- Obama admin to blame for HealthCare.gov woes, $840M cost: GAO
- Al Gore’s climate-changers at EPA hearings foiled by cool temperatures
- Army’s 3-D printed bombs will create ‘a whole new universe’ of deadly capabilities
- Hamas calls on Hezbollah to join in fight against Israel
- Senators to FIFA, others: Don’t reward Putin with the World Cup in 2018
- U.S. condemns Israeli shelling of shelter in Gaza
- Obamacare shoots premiums up by 88 percent in California
- Chicken pox outbreak puts illegal immigrant facility on lockdown
- Obama to Republicans: ‘Stop just hatin’ all the time’
- U.S. chemical sites vulnerable despite millions spent on security: Congress
Topic - Chick
The great chicken-sandwich controversy has come and gone, leaving a moral lesson as consequential and lasting as the clucking in a henhouse. The clucking was media-made — loud, fierce and angry.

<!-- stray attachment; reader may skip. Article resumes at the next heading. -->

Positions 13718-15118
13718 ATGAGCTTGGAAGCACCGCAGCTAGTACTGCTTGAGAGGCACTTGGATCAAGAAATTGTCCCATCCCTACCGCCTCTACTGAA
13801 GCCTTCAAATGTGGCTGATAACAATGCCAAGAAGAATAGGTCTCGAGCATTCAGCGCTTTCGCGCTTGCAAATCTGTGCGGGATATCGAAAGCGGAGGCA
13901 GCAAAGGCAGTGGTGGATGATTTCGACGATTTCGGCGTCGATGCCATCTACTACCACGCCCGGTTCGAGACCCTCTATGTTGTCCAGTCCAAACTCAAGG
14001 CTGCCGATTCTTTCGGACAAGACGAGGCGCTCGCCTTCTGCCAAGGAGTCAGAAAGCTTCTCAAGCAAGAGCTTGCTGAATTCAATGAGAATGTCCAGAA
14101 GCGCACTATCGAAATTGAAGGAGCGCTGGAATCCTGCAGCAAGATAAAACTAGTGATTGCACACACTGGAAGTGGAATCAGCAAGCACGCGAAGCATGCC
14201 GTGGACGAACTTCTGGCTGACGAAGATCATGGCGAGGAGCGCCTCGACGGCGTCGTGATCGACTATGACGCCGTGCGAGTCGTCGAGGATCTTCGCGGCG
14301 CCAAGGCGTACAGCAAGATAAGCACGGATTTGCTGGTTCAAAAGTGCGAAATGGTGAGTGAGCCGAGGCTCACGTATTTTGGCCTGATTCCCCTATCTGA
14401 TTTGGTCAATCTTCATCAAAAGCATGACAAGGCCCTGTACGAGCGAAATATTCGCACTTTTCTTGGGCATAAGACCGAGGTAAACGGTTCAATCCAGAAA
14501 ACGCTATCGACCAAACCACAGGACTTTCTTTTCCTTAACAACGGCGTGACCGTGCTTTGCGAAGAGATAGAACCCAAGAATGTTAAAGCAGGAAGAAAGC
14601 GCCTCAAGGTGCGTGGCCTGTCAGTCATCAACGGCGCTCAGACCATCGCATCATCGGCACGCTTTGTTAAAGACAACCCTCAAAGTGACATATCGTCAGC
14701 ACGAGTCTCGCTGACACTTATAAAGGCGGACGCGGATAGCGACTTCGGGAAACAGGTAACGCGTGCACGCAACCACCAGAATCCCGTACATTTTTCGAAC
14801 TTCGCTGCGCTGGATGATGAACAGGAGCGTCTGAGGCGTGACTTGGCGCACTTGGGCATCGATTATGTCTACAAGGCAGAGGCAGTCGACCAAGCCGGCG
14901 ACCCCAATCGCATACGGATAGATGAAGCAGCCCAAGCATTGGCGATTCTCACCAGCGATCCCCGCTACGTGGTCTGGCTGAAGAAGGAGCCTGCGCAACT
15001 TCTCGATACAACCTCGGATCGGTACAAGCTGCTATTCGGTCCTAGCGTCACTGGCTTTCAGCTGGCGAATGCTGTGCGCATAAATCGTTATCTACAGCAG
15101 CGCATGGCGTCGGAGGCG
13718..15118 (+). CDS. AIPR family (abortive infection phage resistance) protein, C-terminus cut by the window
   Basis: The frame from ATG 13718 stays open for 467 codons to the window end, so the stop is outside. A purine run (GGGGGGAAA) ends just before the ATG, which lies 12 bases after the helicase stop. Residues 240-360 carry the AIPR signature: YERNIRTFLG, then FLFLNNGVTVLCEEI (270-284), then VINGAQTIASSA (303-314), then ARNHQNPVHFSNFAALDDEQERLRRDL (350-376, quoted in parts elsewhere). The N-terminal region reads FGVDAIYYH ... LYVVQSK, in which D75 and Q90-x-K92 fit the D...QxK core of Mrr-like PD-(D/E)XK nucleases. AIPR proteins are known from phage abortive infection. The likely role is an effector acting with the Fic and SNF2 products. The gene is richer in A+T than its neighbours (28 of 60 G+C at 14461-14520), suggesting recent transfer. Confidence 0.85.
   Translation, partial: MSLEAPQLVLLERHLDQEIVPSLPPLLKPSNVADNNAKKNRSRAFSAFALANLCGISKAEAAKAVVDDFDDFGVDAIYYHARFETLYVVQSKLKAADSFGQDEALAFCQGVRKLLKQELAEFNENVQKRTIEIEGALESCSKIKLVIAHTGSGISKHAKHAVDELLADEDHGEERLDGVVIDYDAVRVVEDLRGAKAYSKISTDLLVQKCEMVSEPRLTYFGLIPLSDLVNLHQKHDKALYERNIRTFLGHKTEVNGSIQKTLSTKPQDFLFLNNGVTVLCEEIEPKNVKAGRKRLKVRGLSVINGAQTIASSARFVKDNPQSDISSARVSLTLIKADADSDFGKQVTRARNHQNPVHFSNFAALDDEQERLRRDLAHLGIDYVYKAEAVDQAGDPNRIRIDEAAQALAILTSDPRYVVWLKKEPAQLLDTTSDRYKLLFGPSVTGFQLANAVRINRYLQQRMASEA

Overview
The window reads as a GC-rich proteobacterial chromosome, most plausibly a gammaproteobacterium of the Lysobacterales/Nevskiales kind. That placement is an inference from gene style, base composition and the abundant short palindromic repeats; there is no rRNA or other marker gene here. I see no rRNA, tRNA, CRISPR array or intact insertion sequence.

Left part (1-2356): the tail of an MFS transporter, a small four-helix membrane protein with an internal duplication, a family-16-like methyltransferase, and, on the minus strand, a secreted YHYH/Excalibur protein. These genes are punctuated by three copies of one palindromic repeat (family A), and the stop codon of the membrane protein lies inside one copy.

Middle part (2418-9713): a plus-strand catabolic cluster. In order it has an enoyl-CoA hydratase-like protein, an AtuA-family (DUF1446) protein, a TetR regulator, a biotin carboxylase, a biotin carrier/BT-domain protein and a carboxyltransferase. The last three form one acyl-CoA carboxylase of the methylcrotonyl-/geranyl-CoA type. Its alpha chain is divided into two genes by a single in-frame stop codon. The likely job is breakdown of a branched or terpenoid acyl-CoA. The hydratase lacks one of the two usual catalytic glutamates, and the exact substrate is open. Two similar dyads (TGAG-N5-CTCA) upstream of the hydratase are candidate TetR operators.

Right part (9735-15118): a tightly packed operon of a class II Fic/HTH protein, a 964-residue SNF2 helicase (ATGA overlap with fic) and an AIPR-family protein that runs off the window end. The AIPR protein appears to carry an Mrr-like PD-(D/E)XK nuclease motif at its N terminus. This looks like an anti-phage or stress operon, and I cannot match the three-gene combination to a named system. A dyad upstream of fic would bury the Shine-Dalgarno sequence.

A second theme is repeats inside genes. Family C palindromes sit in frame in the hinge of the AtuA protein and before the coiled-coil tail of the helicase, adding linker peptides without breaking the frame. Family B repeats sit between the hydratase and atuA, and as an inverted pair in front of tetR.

One of the very few specific things I remember from my college days was a psychological principle called "negative persuasion." It was so instantly and experientially true that I've never forgotten it.
Chick-fil-A may not represent Chicago Mayor Rahm Emanuel’s perception of “Chicago values,” but it sure represents the values of “We the People.” Today, millions of Americans, including the half-a-million members of Concerned Women for America (CWA) will show their appreciation for those values by joining the Chick-fil-A Day of Appreciation. Aside from the fact that every single time that Americans have had the chance to vote on the definition of marriage they have elected to preserve the traditional definition of one man and one woman, Americans love and treasure their First Amendment rights.
The City Council overwhelmingly approved an ordinance that allows operators of food trucks to cook onboard.